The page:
‘Marketing is Everything’ : notes on the BREWGOD collection
Do you believe that marketing is everything?
Yuval Harari writes that what defines us, and made us successful as Homo Sapiens are stories. Our ability to create stories that others in post-ape groups will believe and follow. Not only those we can see – the tree, the river - but also the family tree, the river of life.
Marketing is the greatest story ever told. Guaranteed to make you buy shit you don’t need with money you don’t have. When you wake up and feel dissatisfied with life and a little rubbish compared to everyone else. We should know that it is the job of the smartest minds and best paid people in the world to make you feel that way, every day. It is no secret that self-help books come in series. There will always be one more bottle of £10 Prime being pushed on Youtube videos for kids and Whatsapp posts shared by football team dads. This is sugared, coloured water.
Capitalism, is our all-pervasive doctrine that binds together the most compelling stories of money and cravings with a never-ending stream. This product will change your life. We want to believe. It is in our very nature. To cope, not only in ape groups of 80 or so, but in tribes of millions, we need to believe in stories, and we need to have trust that they are true.
When James Watt wrote in his management bible, Business for Punks, “Marketing is Everything”. He meant it. He voiced his own audio book with these words. They were then played back by the BBC in 2022 with some very damning mood music and reporting of some fairly immoral, messianic behaviour. This art collection sends up the ‘Toxic Brewing Culture’ that was exposed. A ‘Post Moral Classic’; the ‘Dead Brand Club’; ‘Cool Aid IPA’; a ‘21st Century Deception’ and a ‘Values Neutral Company’.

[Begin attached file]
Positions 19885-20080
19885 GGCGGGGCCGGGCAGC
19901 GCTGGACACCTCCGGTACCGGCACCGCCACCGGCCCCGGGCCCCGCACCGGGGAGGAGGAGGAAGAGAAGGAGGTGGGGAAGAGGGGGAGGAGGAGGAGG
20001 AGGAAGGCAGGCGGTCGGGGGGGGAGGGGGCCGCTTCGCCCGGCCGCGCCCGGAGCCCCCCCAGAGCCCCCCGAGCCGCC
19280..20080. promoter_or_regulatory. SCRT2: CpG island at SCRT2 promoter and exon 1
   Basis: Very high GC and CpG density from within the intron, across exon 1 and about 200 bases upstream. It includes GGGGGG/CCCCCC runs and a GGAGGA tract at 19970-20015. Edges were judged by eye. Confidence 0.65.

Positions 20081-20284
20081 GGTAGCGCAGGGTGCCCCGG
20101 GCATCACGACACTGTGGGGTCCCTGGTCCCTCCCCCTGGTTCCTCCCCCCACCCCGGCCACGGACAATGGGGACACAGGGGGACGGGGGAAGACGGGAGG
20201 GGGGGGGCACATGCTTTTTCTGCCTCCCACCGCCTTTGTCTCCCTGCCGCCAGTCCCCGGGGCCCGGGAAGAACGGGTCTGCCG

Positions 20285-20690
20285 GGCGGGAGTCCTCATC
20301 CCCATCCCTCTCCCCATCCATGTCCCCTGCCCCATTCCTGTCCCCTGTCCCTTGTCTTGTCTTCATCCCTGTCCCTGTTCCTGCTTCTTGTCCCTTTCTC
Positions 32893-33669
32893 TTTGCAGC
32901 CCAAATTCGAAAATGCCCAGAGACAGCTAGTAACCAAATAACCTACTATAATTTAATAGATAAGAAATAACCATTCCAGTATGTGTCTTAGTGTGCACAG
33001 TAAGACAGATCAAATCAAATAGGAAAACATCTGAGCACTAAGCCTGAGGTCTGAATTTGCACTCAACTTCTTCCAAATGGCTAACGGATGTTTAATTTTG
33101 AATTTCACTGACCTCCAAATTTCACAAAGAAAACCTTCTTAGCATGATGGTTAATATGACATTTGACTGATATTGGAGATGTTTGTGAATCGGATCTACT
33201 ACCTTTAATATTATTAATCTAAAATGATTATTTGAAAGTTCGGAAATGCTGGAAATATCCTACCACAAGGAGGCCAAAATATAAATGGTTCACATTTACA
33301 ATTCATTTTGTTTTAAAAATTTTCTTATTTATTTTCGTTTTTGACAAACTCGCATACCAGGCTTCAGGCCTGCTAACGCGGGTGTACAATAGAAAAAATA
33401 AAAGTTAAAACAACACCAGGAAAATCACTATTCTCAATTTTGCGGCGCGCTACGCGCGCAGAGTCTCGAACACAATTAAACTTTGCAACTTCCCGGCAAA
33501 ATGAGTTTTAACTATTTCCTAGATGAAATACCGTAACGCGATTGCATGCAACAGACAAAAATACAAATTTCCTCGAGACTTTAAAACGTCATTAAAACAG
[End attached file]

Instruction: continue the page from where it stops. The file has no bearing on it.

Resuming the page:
You may not mind the expropriation of the anarchic, indie punk culture by a business that began with a Tesco supermarket contract, but we don’t like being lied to. Any business and brand that is built on aspirational and ethical values, freebies for tattoos and small investors, which then turns out to break their own moral code is… well you be the judge, but is certainly ripe for parody.
Satire is a very British weapon, used for centuries to lampoon power and injustice within the establishment. It is useful, especially if those wielding the moral compass are wearing paper-thin clothes of the anti-establishment, or indeed any clothes at all.
Bill Hicks, the late-great Texan comedian said, “He’s smart, he’s going for the anti-marketing dollar. That’s a big dollar.” Well, yes I suppose I am. After all, irony is my medium. This is art that makes you think. Ripe for satire.
Shoreditch, March 2023
My BREWGOD collection is available at The Brick Lane Gallery, London from March 29th - 9th April.
BONUS BLOG EXTRA!
For those who don't know the BREWDOG story on which my 'BREWGOD' series is based, here's a bonus piece that I wrote for background.
‘Toxic Brewing Culture’